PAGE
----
Rapper AKA trended on social media after revelations that Reebok has opted not to renew his lucrative ambassadorial role due to a shift in their brand direction. Other than the non renewal of the rapper’s agreement, AKA revealed that Reebok had not paid him royalties for the use of his stage name on the collaborative sneAKA limited edition collection. The multi-award winning artist wrote on his twitter account:
At the end of last year they told me they wouldn’t be renewing my contract because “the brand” wasn’t about the Reebok “classic” direction anymore … they were now geared towards selling gym clothes to women predominantly.
— AKA (@akaworldwide) May 14, 2020
Can you believe they didn’t pay me a single cent for this? … not one cent. https://t.co/EgW8AKkXBA
— AKA (@akaworldwide) May 14, 2020
AKA’s Humpty Dumpty fall
AKA – government name Kiernan Forbes – experienced life’s hard knocks in Rustenberg, both metaphorically and literally – when he stage dived into fans while performing in March. Rather than catching him, fans watched as the Cape Town born MC fell to the floor. Fortunately he did not suffer injuries, apart from perhaps a bruised ego and a bit of dirt on the Fela in Versaci’s clothes.
Twitter fans catch AKA
But this time, his adoring Twitter following of a staggering four million did not let him down like the people of Rustenberg. The rapper trended throughout Thursday the 14th of May as fans gave support. Unlike the botched crowd surfing incident, fans fuelled a #ReebokMustFall twitter campaign which will have scuffed the sneakers of the global brand.
What happened to Loxion Kulca is the same thing that had happened to Reebok. In the history of clothing brands in SA there has never been a bigger resuscitation then Supa Mega bringing back to life Reebok#ReebokMustFall pic.twitter.com/0gK1YWc8YO
— UmalambaneZN ➐ (@UmalambaneZN) May 14, 2020
I beg of you to stop assuming. You can’t say that without facts. Reebok won’t be where it’s at without AKA in South Africa and that’s a fact, considering I worked for the brand. Our show screens showed Americans superstars but when it showed AKA, sales went up
— chubby john (@chubby_mauke) May 14, 2020
But there were some who took the opportunity to highlight the exploitation of artists. There exists a running joke in the creative industry about clients offering to pay artists for appearances and/or other services in the currency of “Exposure”.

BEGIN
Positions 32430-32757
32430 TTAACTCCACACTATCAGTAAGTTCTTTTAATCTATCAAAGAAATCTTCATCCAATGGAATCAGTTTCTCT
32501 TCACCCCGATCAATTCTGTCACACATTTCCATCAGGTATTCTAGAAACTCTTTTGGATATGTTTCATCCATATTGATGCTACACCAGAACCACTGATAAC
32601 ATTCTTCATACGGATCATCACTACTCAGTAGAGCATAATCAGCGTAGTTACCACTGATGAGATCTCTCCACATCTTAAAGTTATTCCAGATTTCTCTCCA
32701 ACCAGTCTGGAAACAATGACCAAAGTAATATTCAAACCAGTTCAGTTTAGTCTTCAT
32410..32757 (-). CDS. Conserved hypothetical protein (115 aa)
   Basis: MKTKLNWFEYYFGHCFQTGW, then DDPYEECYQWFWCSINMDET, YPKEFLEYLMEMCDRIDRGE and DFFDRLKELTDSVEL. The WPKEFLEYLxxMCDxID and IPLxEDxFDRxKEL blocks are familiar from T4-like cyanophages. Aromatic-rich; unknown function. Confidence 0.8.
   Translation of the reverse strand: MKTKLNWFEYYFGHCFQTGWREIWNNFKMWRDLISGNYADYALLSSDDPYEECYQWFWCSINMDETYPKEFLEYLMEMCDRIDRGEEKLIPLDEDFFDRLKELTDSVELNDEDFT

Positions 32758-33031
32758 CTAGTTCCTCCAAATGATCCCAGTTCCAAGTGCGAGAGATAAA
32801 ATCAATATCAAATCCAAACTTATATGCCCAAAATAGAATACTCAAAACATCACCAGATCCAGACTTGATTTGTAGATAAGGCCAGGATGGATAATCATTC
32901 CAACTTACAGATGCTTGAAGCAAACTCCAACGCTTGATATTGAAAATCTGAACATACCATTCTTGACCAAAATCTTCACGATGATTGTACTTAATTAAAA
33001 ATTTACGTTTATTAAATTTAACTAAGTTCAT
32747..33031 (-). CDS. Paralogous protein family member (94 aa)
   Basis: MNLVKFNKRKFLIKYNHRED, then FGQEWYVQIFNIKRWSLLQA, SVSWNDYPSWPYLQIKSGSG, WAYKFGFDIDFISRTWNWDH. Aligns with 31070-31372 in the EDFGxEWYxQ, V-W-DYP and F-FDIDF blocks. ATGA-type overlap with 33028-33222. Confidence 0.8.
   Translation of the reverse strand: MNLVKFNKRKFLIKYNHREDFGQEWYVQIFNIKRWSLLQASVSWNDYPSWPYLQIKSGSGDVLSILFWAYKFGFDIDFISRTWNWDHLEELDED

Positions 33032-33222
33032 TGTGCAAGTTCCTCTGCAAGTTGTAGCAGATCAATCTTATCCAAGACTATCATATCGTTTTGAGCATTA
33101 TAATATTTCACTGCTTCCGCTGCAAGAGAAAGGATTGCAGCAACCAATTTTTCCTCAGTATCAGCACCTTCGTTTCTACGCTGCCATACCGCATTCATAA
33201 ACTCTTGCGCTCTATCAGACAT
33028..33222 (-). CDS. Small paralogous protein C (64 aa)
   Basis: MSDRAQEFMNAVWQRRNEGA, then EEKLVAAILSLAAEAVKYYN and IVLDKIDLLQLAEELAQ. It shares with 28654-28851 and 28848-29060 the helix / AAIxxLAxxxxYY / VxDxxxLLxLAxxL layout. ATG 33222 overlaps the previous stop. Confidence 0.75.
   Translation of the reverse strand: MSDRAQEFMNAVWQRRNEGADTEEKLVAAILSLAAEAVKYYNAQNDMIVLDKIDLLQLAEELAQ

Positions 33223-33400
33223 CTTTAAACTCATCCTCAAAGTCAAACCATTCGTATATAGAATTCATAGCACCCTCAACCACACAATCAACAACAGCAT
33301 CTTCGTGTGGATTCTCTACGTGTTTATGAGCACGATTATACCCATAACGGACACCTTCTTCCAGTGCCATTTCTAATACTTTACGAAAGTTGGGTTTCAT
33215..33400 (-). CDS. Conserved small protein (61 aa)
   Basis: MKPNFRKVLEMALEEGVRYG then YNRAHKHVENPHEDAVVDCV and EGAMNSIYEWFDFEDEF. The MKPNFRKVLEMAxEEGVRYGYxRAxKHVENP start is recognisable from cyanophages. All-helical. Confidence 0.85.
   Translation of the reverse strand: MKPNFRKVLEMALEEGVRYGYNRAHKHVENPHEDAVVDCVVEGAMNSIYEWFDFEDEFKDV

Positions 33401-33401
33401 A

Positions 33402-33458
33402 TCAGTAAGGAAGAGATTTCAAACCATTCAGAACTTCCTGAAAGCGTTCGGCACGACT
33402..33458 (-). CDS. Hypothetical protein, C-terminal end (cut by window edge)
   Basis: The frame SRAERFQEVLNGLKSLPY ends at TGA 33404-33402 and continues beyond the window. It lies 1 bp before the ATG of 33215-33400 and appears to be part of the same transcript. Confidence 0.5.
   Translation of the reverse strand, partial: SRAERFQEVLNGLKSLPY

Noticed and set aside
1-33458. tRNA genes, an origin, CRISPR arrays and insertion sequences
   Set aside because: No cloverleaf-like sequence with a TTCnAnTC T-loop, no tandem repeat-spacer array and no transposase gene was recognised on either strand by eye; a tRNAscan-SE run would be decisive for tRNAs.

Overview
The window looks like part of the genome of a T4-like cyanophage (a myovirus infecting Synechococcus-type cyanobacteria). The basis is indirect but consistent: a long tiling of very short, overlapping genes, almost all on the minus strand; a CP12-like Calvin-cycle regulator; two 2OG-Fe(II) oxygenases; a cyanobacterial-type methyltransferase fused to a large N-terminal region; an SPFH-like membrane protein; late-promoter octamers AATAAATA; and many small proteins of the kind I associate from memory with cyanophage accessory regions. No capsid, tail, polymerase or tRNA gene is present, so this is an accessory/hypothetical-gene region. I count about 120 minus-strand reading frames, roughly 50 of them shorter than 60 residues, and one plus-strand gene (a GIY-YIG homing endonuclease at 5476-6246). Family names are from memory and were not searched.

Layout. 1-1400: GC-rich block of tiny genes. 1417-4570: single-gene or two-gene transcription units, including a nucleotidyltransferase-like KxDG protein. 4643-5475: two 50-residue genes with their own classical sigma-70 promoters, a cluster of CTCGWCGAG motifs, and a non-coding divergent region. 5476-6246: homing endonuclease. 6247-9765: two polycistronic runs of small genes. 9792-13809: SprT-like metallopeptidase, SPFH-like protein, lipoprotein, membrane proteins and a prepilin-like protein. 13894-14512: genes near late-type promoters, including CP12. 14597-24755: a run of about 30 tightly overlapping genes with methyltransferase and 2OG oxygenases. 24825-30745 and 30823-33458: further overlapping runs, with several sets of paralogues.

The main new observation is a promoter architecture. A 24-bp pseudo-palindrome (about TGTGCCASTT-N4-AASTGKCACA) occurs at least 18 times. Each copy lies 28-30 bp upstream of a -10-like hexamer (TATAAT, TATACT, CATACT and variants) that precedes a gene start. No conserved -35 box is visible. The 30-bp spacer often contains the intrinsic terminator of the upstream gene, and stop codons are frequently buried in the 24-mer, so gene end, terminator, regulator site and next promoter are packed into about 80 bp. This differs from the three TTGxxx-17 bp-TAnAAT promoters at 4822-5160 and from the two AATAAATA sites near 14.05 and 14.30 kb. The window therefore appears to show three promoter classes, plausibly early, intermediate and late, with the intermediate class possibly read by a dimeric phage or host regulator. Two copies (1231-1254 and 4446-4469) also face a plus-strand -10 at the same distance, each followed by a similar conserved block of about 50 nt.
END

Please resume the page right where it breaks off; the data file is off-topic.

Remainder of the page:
In summary, Reebok actually approached one of the biggest artists in South Africa and said "this is good exposure for you" and he said yes.
This industry is tough.
— Siyabulela Nomoyi (@S_Nomoyi) May 14, 2020
Public relations nightmare for Reebok?
Reebok officials who had operated under the assumption that their relationship with the rapper was “on a strong footing” – pun intended perhaps – were “surprised” to learn of AKA’s twitter rant. Their statement, in part reads:
“In October 2019, we executed a successful launch of the Reebok SneAKA. Upon entering into the relationship, both parties were happy with the agreement, and the terms of the launch were not disputed.
Reebok met all of our contractual obligations related to the launch. Earlier this year, Reebok communicated with AKA and his management that due to shift in strategy, we would not be able to renew his contract as an ambassador for the brand.
However, we did discuss a new approach of working with AKA. Reebok is thus very disappointed to be learning of the issues raised on social media, as we believed the relationship to still be on a strong footing to negotiate potential future deals.”
Will Reebok negotiate?
There is of course the question whether AKA launched his Twitter tirade simply to bring Reebok back to the negotiating table after his lucrative arrangement ended. AKA’s influence is not only huge in South Africa, Rustenberg flop notwithstanding, but beyond Mzansi, due to shrewd collaborations with artists in Nigeria, a trendsetter on the African continent. It remains to be seen how – if at all – Reebok intend to deal with the obvious PR mess in the South African market, where fans of the rapper believe that he singlehandedly resuscitated the sports shoe brand locally.
Featured photo from SA Hiphop Magazine
A fan of natural African hair with a love for books and television. If it’s on Mzansi Magic… I’ve probably seen it.
My pen is capped